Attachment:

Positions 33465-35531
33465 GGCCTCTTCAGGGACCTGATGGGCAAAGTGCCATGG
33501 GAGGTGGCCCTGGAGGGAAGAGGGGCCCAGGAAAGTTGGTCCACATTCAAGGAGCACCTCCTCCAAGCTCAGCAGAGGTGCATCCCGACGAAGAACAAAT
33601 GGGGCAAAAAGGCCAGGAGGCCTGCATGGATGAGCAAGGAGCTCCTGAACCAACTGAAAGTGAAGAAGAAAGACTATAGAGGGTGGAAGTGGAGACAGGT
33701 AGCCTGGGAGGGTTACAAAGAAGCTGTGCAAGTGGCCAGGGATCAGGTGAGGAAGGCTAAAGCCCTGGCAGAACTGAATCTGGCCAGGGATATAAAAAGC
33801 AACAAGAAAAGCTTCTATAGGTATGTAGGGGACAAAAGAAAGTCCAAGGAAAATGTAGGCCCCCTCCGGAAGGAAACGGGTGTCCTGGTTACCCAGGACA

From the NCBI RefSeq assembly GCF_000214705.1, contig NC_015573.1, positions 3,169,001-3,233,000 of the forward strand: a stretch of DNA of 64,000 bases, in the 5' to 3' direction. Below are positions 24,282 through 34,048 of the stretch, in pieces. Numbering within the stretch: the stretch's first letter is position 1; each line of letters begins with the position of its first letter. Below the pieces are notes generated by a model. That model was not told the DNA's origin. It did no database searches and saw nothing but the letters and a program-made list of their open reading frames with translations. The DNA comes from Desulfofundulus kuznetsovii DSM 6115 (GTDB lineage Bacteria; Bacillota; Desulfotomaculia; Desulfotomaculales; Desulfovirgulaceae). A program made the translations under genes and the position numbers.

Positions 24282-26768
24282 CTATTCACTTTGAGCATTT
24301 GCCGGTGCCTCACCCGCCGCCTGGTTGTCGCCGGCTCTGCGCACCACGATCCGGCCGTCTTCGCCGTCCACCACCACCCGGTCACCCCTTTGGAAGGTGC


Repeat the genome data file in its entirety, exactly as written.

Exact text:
Positions 33465-35531
33465 GGCCTCTTCAGGGACCTGATGGGCAAAGTGCCATGG
33501 GAGGTGGCCCTGGAGGGAAGAGGGGCCCAGGAAAGTTGGTCCACATTCAAGGAGCACCTCCTCCAAGCTCAGCAGAGGTGCATCCCGACGAAGAACAAAT
33601 GGGGCAAAAAGGCCAGGAGGCCTGCATGGATGAGCAAGGAGCTCCTGAACCAACTGAAAGTGAAGAAGAAAGACTATAGAGGGTGGAAGTGGAGACAGGT
33701 AGCCTGGGAGGGTTACAAAGAAGCTGTGCAAGTGGCCAGGGATCAGGTGAGGAAGGCTAAAGCCCTGGCAGAACTGAATCTGGCCAGGGATATAAAAAGC
33801 AACAAGAAAAGCTTCTATAGGTATGTAGGGGACAAAAGAAAGTCCAAGGAAAATGTAGGCCCCCTCCGGAAGGAAACGGGTGTCCTGGTTACCCAGGACA

From the NCBI RefSeq assembly GCF_000214705.1, contig NC_015573.1, positions 3,169,001-3,233,000 of the forward strand: a stretch of DNA of 64,000 bases, in the 5' to 3' direction. Below are positions 24,282 through 34,048 of the stretch, in pieces. Numbering within the stretch: the stretch's first letter is position 1; each line of letters begins with the position of its first letter. Below the pieces are notes generated by a model. That model was not told the DNA's origin. It did no database searches and saw nothing but the letters and a program-made list of their open reading frames with translations. The DNA comes from Desulfofundulus kuznetsovii DSM 6115 (GTDB lineage Bacteria; Bacillota; Desulfotomaculia; Desulfotomaculales; Desulfovirgulaceae). A program made the translations under genes and the position numbers.

Positions 24282-26768
24282 CTATTCACTTTGAGCATTT
24301 GCCGGTGCCTCACCCGCCGCCTGGTTGTCGCCGGCTCTGCGCACCACGATCCGGCCGTCTTCGCCGTCCACCACCACCCGGTCACCCCTTTGGAAGGTGC